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Tripod, fluid head, and scope in the rain. (1 Viewer)

Dasherman

Registered User
Netherlands
I've recently started using a scope when birding and got caught in some light rain today. I was wondering how you all deal with rain when it comes to the scope, tripod and fluid head. The gear is quite expensive for me, so I want to be careful, but I would also find it odd if it can't even handle some light rain.

Any precautions I should take when it rains and gear gets wet? Eg, should I not collapse the leg sections of my tripod when wet, or should I perhaps not turn the drag control knobs of the fluid head, or not use the eyepiece zoom or scope focusing knob?

I've also read people on photography forums saying they disassemble their tripods after getting them wet so they can dry, followed by relubricating. Is this really necessary whenever you get in some rain?
 
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I use my Opticron in the wet (I pop the rubber lens and eyepiece covers on when walking ankh to save me having to dry them too often). Using the tripod is fine, but if you collapse it before it’s dry it will stay wet for a very long time. So I tend to extend it when I get home and leave it out indoors to dry off for a few days to properly dry before storing j haven’t relubricated, but it might be useful. For the people I go out with, rain doesn’t have much impact on them at all, they wear the right clothes and all their kit is waterproof and they use covers to avoid having to dry the lenses too much.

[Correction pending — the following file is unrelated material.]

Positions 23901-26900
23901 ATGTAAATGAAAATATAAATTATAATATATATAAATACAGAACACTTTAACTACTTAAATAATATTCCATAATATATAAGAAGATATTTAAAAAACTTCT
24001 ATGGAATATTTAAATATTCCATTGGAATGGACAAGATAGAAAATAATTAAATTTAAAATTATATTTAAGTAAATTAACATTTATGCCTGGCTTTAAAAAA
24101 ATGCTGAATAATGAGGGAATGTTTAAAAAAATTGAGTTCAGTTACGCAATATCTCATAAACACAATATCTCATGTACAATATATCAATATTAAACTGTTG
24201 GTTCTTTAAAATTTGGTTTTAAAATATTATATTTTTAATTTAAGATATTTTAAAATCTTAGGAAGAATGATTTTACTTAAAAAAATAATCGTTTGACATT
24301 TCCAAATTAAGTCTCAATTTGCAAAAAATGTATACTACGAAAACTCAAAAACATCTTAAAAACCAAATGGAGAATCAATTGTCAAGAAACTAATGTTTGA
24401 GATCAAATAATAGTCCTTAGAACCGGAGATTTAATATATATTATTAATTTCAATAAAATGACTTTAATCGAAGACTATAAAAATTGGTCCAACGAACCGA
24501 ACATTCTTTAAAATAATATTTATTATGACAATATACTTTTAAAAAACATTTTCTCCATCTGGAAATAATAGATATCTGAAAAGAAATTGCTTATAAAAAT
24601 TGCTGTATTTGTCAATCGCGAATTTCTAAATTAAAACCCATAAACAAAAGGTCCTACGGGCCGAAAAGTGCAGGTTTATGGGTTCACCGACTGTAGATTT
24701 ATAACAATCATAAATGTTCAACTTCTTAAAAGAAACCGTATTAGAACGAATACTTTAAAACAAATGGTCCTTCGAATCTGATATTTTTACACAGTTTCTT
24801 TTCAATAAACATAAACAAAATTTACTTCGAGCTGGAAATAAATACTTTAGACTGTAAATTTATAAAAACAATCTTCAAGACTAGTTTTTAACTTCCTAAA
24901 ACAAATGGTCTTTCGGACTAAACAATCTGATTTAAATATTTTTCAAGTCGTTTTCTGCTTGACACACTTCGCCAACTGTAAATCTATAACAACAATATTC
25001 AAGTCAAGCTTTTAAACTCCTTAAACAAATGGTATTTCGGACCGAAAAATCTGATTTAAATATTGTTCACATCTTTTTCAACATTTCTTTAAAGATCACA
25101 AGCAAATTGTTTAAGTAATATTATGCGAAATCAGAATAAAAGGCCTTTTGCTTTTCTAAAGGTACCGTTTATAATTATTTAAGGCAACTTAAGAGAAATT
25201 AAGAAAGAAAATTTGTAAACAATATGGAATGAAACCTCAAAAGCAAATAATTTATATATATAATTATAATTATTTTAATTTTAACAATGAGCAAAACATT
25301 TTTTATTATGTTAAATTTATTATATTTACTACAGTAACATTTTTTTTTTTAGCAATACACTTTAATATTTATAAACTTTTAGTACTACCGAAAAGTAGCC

Peter
Peter
 
I've recently started using a scope when birding and got caught in some light rain today. I was wondering how you all deal with rain when it comes to the scope, tripod and fluid head. The gear is quite expensive for me, so I want to be careful, but I would also find it odd if it can't even handle some light rain.

Any precautions I should take when it rains and gear gets wet? Eg, should I not collapse the leg sections of my tripod when wet, or should I perhaps not turn the drag control knobs of the fluid head, or not use the eyepiece zoom or scope focusing knob?
Precautions:
  • Scope: Assuming your scope is waterproof (and most modern scopes are) you needn't do anything. Dry it off and leave it in the open until it's perfectly dry before you put it away. Many people use stay-on cases to protect their scopes. That may make sense if you want to protect the scope from knocks as well. If you got a lot of muck and/or salt on the scope, you should clean it thoroughly when you're home.